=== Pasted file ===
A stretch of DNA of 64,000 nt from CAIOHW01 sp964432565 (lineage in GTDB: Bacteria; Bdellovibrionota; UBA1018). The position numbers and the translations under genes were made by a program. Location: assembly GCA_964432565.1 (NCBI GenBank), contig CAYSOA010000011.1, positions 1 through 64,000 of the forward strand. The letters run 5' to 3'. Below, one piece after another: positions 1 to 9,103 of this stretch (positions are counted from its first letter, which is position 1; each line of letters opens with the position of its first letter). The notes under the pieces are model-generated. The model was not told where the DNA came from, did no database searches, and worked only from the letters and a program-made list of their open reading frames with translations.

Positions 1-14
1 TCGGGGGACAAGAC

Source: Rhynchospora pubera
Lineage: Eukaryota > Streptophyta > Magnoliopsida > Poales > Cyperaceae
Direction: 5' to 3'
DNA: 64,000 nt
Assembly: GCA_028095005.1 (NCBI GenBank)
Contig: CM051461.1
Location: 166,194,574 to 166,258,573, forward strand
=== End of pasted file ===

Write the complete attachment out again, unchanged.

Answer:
A stretch of DNA of 64,000 nt from CAIOHW01 sp964432565 (lineage in GTDB: Bacteria; Bdellovibrionota; UBA1018). The position numbers and the translations under genes were made by a program. Location: assembly GCA_964432565.1 (NCBI GenBank), contig CAYSOA010000011.1, positions 1 through 64,000 of the forward strand. The letters run 5' to 3'. Below, one piece after another: positions 1 to 9,103 of this stretch (positions are counted from its first letter, which is position 1; each line of letters opens with the position of its first letter). The notes under the pieces are model-generated. The model was not told where the DNA came from, did no database searches, and worked only from the letters and a program-made list of their open reading frames with translations.

Positions 1-14
1 TCGGGGGACAAGAC

Source: Rhynchospora pubera
Lineage: Eukaryota > Streptophyta > Magnoliopsida > Poales > Cyperaceae
Direction: 5' to 3'
DNA: 64,000 nt
Assembly: GCA_028095005.1 (NCBI GenBank)
Contig: CM051461.1
Location: 166,194,574 to 166,258,573, forward strand